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Investor's Protection - Government Securities

Investor's Protection
Government Securities

This article is from a series appearing in the magazine Abhiyan.

Mr. Rashmin Sanghvi, a chartered accountant will be analysing various investment alternatives which are at present available to the Indian investor. He is warning the investors and exposing the risks in different investments. Some fundamental issues which we all know and yet do not relate to our own investments are stated in this series of weekly articles. Altogether, it is planned to publish about 10 articles in this series.

There are some facts which we all ignore in our day to day life. Some times, we consciously avoid such facts - because they hurt our mental peace.

Investment is one such idea.

When the share market index is rising and all experts are projecting rosy pictures and phenomenal appreciation, everyone is happy. Circulation of financial magazines and newspapers goes up. And when the index crashes, circulation also crashes. No one wants to read sad stories. Most people do not count their losses. They wait till the next boom comes. Whereas the correct time to study and take action may be when the market is low.

Most reader-investors must have studied company balance sheets. Let us, in this article look at Central Government's balance sheet. All of us may be keenly interested because - all of us have invested in national savings certificates, public provident funds and similar other tax saving instruments. All these investments, in a sense are our loans to the Central Government of India. Let us see how solvent is our borrower.

The Balance Sheet as on March, 96 is summarised here : (All figures in Rs. Crores).

Liabilities   Assets
1. Internal Debt, Market loans, Treasury bonds, Special Bearer Bonds etc.   3,03,359   1. Capital Expense for :    
2. External Debt   52,666   1.1 Defence & other services   61,202
3. Small Saving Schemes   92,820   1.2 Social Services   5,811
4. Provident funds including P.P.F.   1,24,751   1.3 Economic Services   1,51,151
5. Others   32,114   2. Loans given to :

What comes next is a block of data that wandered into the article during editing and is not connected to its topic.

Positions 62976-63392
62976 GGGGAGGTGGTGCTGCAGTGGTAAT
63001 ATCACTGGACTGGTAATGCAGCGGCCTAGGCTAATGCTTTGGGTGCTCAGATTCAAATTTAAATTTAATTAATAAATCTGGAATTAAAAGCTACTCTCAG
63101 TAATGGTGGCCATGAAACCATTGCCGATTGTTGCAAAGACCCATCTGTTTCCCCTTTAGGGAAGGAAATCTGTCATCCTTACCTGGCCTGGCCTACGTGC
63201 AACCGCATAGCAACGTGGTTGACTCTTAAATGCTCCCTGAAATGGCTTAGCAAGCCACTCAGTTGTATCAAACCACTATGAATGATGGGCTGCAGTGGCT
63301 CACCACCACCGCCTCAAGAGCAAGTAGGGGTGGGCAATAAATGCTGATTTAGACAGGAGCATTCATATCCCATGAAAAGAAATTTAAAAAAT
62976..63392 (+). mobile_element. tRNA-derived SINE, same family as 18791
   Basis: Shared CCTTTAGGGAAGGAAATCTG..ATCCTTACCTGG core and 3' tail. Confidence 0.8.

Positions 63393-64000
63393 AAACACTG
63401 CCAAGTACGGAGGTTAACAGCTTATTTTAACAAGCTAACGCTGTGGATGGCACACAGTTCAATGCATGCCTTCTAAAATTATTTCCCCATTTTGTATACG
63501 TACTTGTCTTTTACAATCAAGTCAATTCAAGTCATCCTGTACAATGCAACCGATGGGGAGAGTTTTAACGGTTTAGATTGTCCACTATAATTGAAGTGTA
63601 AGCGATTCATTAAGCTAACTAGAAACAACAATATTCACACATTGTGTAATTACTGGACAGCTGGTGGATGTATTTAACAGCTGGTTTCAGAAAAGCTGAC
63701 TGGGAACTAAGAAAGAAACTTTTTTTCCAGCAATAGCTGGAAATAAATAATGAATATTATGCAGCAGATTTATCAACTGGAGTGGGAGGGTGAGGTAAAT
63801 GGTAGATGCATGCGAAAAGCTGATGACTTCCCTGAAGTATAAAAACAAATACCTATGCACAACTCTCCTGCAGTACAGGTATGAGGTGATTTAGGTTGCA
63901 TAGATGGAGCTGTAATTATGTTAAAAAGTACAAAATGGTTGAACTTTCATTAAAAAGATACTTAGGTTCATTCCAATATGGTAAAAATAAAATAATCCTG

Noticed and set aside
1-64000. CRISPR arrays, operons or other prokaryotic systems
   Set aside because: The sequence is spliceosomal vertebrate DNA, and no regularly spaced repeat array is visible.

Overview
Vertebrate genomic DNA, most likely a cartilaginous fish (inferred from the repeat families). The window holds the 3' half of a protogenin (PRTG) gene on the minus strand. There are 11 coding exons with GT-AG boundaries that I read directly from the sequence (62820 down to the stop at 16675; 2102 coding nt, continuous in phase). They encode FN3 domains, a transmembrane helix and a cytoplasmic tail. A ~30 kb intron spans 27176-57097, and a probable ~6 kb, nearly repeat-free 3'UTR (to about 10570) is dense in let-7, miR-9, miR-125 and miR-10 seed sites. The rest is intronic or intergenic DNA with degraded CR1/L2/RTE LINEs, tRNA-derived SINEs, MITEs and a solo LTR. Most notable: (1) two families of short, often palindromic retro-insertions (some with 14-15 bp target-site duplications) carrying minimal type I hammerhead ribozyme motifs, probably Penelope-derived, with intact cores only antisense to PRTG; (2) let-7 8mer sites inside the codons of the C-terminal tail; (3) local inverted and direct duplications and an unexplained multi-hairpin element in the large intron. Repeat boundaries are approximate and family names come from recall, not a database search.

2.1 State Government etc.   1,30,763
        2.2 PSUs, Port Trusts etc. etc.   47,026
        3. Losses   2,09,757
Gross Total Of Assets & Liabilities : 6,05,710

This balance sheet means :

1. Your investment in small savings schemes togather amounts to Rs. 92,820 crores.

2. Government provident funds, public provident funds and the deposits with Government by private provident funds together amount to Rs. 1,24,751 crores.

In other words, direct loans to Government by you and me amount to Rs.2,17,571 crores. (92,820 + 1,24,751).

3. The liability side needs an adjustment.

Government accounts the external loans at the rupee conversion rates prevailing on the date of borrowal. For example, Government had taken a loan of $ 1 million when the rate was Rs.18= 1 U.S. $. This loan will still be taken in accounts as Rs. 18 million. At the current market rate of Rs.34.50=$1; the loan should be stated as Rs.34.50 millions.

The external Debt figure of Rs.52,666 must be converted into the amount which is payable as on balance sheet date. If we consider total external debt of U.S. $ 95 billions and convert the same at current rate of Rs.34.50=$1; the total loan will be - Rs.3,27,750 crores. This means that the total liabilities are understated by Rs.2,75,084 crores (3,27,750 - 52,666).

This means that Government's accumulated loss is Rs.4,84,841 crores (2,75,084 + 2,09,757).

4. A loss of almost Rs.5 lakh crores means that all your savings certificates and provident funds (total Rs.2,17,571 crores) are already lost by Government of India - twice over.

A summary of the whole analysis is - you may be fondly hoping that you are saving the money for your old age, that there can be no safer investment than a Government security, so when you grow old, you will live on the loans you have given to Government. But the Government has already lost your money and many other loans taken from RBI, LIC, GIC, banks, UTI etc. There is no way, the Government can repay your loan.

Also see some other figures -

Total tax and non tax revenue of the Central Government - for the year 95-96 is budgeted at Rs.1,10,191 crores. Out of this, Rs.52,000 crores are spent on paying interest. Government's other expenditure on revenue account itself is far more than Rs.1,10,191 crores. So it has to borrow even for paying salaries. The interest is paid by borrowing more. And loan installments are paid by borrowing more.

Government is already in an Internal Debt Trap. Best definition of Debt Trap is - when a person or Government has to borrow more and more to the extent that it can not run its operations without borrowing - and no one is prepared to give him loan.

You may be aware of a series of Indian Government bond issues which flopped in the years 1995 and 1996.

Conclusion - A loan to Central Government of India is the riskiest investment. Rethink your investment strategies.

One may be tempted by tax reliefs. If you invest in P.P.F., you get 20% of the amount as tax deduction. Well, you gain 20% today, but you may lose the principal - after 15 years.

[Next issue - bank fixed deposits and life insurance]

Sources of Information :

1. Central Government's assets and liabilities - Annual Budget Document - published in 28th February, 1996. Full budget document presented to the Parliament. "Receipts Budget" - Pages 42 and 43.

2. External Debt figure for the year 1995 is reported in the Economic Survey on page S-105.